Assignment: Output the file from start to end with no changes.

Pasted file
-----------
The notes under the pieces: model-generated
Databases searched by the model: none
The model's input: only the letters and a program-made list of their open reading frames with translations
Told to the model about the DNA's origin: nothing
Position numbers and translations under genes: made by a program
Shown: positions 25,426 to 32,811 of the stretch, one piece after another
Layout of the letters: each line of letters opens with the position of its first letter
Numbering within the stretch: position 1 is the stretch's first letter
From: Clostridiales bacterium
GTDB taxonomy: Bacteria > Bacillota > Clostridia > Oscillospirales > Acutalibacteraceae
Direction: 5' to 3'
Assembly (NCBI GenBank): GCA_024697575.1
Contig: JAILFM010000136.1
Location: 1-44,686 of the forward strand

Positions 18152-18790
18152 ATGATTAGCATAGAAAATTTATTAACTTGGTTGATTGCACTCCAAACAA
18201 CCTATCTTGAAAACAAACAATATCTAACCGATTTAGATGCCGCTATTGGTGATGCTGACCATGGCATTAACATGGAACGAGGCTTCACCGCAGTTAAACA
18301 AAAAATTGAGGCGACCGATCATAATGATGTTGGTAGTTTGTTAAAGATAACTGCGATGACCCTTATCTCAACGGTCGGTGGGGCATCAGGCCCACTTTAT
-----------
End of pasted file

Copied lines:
The notes under the pieces: model-generated
Databases searched by the model: none
The model's input: only the letters and a program-made list of their open reading frames with translations
Told to the model about the DNA's origin: nothing
Position numbers and translations under genes: made by a program
Shown: positions 25,426 to 32,811 of the stretch, one piece after another
Layout of the letters: each line of letters opens with the position of its first letter
Numbering within the stretch: position 1 is the stretch's first letter
From: Clostridiales bacterium
GTDB taxonomy: Bacteria > Bacillota > Clostridia > Oscillospirales > Acutalibacteraceae
Direction: 5' to 3'
Assembly (NCBI GenBank): GCA_024697575.1
Contig: JAILFM010000136.1
Location: 1-44,686 of the forward strand

Positions 18152-18790
18152 ATGATTAGCATAGAAAATTTATTAACTTGGTTGATTGCACTCCAAACAA
18201 CCTATCTTGAAAACAAACAATATCTAACCGATTTAGATGCCGCTATTGGTGATGCTGACCATGGCATTAACATGGAACGAGGCTTCACCGCAGTTAAACA
18301 AAAAATTGAGGCGACCGATCATAATGATGTTGGTAGTTTGTTAAAGATAACTGCGATGACCCTTATCTCAACGGTCGGTGGGGCATCAGGCCCACTTTAT